Again, that sounded like LeBron might have been hinting–whether intentionally or unintentionally–at his desire to team up with Carmelo in the near future.
LeBron is a shrewd operator, and he knows that–if he wants to stay in Miami and continue to win championships–he needs help. Dwyane Wade is slowly but surely beginning to break down, and Chris Bosh just isn’t enough of a talent to be the second option on a championship team in today’s NBA.
Enter Carmelo into the equation and you don’t just get a contender, you get a team that will be the NBA’s prohibitive favorites for the next three-to-five seasons.
Personally, do I want to see the Heat win even more championships? No, but at the same time, a large part of me simply wants whatever it is that’s best for Carmelo. And, if it presents itself as a possibility, playing in Miami would be the most sound option for him. I believe that he (maybe the game’s best catch-and-shoot scorer) and LeBron (maybe the game’s best distributor) could make for the best one-two offensive punch in NBA history.
Best of all, Anthony would almost certainly win the championship that he deserves.
And even if he can’t find a way to sign with Miami, Carmelo’s options during free agency will still be aplenty.
He could sign with the Chicago Bulls, who have–reportedly, at least–become his preferred landing spot. The Bulls would likely need to make a few roster moves just to create the necessary cap space to sign him, but would a “Big Three” of Carmelo, Joakim Noah, and (presumably) a healthy Derrick Rose not make a title contender? I can’t envision a scenario in which that team wouldn’t at least be in the hunt.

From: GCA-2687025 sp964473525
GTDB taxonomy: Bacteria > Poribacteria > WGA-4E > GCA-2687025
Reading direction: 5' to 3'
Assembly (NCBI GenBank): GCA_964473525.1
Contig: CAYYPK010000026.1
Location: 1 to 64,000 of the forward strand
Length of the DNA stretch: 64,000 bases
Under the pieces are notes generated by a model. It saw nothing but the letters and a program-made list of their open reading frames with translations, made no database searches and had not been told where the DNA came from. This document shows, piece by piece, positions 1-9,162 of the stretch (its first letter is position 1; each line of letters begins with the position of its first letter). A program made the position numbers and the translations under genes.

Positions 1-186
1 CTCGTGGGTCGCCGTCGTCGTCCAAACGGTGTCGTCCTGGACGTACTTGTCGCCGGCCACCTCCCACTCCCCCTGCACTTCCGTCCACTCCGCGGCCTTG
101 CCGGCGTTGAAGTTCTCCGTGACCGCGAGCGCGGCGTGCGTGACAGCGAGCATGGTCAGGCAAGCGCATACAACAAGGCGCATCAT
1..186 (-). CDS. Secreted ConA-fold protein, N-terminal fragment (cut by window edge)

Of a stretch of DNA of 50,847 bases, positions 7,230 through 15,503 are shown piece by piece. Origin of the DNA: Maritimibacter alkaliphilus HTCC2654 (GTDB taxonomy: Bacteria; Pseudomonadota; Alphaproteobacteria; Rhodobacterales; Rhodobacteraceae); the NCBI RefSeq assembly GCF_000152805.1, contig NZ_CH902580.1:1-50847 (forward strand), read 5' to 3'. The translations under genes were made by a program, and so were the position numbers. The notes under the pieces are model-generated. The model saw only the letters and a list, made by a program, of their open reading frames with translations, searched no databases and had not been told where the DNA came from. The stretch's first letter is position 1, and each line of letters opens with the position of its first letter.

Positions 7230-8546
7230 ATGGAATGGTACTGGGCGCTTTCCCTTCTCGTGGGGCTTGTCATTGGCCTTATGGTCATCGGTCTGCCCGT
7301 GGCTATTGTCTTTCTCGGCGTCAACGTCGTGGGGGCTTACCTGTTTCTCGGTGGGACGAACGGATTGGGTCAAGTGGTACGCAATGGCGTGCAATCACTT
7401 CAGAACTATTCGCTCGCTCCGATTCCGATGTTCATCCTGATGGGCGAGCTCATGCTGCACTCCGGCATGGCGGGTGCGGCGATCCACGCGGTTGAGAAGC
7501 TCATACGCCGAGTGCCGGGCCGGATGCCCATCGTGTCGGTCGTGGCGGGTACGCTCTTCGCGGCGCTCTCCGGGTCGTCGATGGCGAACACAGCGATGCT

If Chicago doesn’t pan out, Anthony could consider joining forces with James Harden and Dwight Howard in Houston. Like the Bulls, the Rockets will need to make a trade if they wish to gain enough cap room to offer ‘Melo the max. Fortunately for them, the contracts of both Omer Asik and Jeremy Lin are set to expire after next season. That should make it relatively simple for general manager Daryl Morey to pull off a couple of salary-dumping trades before (or during) this summer’s free agency period.
I’ve made the argument that the Rockets already have enough to compete for a title, but if they were to add Anthony in the summer, there wouldn’t even be a question–Houston would immediately become my pick to win the 2015 NBA Finals.
Among Carmelo’s other suitors will be both Los Angeles teams and, of course, the Knicks. He’s going to have a decision–a hard decision, I might add–to make. Obviously, as a die-hard fan of the ‘Bockers, I would be thrilled if he elected to stay in New York. But above all else, I just want him to win and to be happy.
I’ve watched nearly every minute of basketball that Carmelo Anthony has played since he entered the league in 2003. I’ve watched most of his halftime, postgame, offseason, and practice interviews. I’ve seen him mature from the kid who appeared in the 2004 video entitled “Stop Snitchin'” into the man he is today. I’ve grown to admire him not only as a basketball player, but as a person. Don’t let the media stereotypes fool you. He isn’t a ball-hog on the court, nor is he selfish or egocentric off of it. He’s a genuinely good human being who deserves success in the NBA.
And, though it pains me deeply to admit it, the quickest path to success for him is a path that he’s currently not on. He needs to play for an owner who values winning over attention, a coach who demands respect in a locker room, and teammates he can rely on, three things that the Knicks simply cannot offer.
So, Carmelo, for the good of your own legacy, get the hell out of New York, as fast as you can.